Foreign Policy and the Next President

After a week of tabloid voyeurism–I mean election watching– I’m getting serious. I spent the past several months examining the Bush foreign policy legacy and the 2008 election, interviewing academics and top foreign policy officials from the past three presidential administrations. What I found was surprising: America’s forty-third president may go down as one of the most criticized in American history, but his grand strategy will undoubtedly set the course of American foreign policy for the next administration, and possibly the next generation.

Here’s an excerpt:

Given the near-universal criticism of Bush’s foreign policy, it is hard to imagine that anything remotely related to it will last a day past January 20. Yet the truth is that Bush’s big ideas are here to stay. Regardless of who wins the presidential election in November, Bush’s freedom agenda, which calls for spreading democracy to extend peace between states and combat terrorism within them, will almost certainly endure. Presidential candidates John McCain and Barack Obama criticize the war in Iraq, but champion the spread of democracy in the Middle East. They decry America’s loss of moral standing in the world, but advocate a continuation of the American moral crusade. Although they attack Bush’s tactics—suggesting we nurture alliances more and torture detainees less—they embrace Bush’s core strategic vision: that peace and security are inextricably linked to the spread of liberty. Neither candidate has repudiated the freedom agenda. Ironically, George W. Bush, a president whom historian Simon Schama judged a “catastrophe,” has set the intellectual foundations of American foreign policy for the next generation.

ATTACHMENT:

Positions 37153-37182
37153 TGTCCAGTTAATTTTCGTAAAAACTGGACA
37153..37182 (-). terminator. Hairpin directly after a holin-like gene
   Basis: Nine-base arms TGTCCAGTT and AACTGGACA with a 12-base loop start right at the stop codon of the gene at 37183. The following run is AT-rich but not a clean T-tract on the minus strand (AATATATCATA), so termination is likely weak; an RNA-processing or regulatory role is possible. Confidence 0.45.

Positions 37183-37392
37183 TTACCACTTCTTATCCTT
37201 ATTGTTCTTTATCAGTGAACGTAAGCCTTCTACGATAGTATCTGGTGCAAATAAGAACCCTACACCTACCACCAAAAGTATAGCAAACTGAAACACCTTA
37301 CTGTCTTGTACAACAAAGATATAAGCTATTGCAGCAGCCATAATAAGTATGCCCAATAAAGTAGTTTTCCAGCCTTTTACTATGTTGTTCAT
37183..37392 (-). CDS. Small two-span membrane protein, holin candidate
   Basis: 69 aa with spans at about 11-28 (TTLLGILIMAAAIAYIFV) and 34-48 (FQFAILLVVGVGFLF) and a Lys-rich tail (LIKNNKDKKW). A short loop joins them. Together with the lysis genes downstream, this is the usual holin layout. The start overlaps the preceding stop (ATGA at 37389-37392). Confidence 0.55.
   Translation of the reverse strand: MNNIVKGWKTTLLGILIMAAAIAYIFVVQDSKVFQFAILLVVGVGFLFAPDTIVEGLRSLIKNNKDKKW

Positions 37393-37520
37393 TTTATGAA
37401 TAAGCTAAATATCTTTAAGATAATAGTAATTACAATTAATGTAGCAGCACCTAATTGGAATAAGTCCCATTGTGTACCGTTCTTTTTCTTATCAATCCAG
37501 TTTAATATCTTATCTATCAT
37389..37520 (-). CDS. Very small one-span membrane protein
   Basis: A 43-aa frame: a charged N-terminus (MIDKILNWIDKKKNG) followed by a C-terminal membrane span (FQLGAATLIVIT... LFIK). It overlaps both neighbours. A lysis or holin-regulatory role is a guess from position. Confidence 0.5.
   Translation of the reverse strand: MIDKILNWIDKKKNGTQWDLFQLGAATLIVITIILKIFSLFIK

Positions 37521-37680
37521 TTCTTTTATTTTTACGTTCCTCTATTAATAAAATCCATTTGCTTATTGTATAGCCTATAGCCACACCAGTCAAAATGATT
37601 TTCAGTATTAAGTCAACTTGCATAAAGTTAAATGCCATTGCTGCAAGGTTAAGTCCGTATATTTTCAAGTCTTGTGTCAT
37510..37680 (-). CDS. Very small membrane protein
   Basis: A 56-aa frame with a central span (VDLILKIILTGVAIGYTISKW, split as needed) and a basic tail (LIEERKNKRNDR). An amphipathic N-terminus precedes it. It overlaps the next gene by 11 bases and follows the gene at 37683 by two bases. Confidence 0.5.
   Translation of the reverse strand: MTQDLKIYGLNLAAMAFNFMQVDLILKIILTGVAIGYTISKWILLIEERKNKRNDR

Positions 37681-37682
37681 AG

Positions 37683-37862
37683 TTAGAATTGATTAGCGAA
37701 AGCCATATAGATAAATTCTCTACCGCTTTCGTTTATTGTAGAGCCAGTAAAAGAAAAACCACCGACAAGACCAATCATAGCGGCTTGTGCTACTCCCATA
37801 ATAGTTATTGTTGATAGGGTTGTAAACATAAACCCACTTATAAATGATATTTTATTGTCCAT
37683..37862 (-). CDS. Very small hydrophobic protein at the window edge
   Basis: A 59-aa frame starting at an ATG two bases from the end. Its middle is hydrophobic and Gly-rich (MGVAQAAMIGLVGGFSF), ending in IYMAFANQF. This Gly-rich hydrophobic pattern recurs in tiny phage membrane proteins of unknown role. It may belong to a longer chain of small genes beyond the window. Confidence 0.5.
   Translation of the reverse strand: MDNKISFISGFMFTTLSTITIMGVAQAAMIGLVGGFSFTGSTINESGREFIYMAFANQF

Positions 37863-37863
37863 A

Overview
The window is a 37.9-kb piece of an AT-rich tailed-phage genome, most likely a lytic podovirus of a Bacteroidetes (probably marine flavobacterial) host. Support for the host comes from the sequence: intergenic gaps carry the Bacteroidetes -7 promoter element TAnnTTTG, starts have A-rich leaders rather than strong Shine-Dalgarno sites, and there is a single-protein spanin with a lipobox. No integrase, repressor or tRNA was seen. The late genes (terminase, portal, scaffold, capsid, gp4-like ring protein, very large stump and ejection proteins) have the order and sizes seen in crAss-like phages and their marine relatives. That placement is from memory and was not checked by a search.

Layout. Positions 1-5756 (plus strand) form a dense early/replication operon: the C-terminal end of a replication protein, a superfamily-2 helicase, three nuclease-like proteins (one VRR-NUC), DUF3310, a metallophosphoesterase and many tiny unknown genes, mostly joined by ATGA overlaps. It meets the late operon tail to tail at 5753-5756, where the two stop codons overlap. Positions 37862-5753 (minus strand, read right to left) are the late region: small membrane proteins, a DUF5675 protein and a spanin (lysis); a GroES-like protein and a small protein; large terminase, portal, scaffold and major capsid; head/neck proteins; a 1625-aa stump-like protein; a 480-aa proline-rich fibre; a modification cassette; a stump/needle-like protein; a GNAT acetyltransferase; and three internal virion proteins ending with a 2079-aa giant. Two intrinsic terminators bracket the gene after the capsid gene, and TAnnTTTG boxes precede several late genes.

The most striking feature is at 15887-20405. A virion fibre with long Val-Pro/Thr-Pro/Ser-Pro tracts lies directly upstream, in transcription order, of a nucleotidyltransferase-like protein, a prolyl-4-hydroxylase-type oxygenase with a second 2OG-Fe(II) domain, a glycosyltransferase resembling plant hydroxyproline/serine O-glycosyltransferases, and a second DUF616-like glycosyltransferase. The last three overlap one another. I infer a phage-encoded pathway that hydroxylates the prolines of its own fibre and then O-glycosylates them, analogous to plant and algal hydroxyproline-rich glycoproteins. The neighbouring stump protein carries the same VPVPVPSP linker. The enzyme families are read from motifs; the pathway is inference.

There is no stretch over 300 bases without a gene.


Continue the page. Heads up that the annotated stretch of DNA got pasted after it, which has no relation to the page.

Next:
For the full story, go to The National Interest online

Author: Amy Zegart

Amy Zegart is a senior fellow at Stanford’s Hoover Institution. She is also a faculty affiliate at the Center for International Security and Cooperation and a professor of political economy at the Stanford Graduate School of Business (by courtesy). Her research examines national security agencies, American foreign policy, and anything scary. Academic publications include two award-winning books: Spying Blind, which examines intelligence adaptation failures before 9/11, and Flawed by Design, which chronicles the evolution of America’s national security architecture. She is currently working on a book about intelligence in the post-9/11 world. Zegart writes an intelligence column at, and her pieces have also appeared in the Washington Post, New York Times, and Los Angeles Times. Previously, she taught at UCLA and worked at McKinsey & Company. A former Fulbright Scholar, she received an A.B. in East Asian Studies from Harvard and an M.A. and Ph.D. in Political Science from Stanford. A native Kentuckian, she loves to watch good college football and bad reality TV.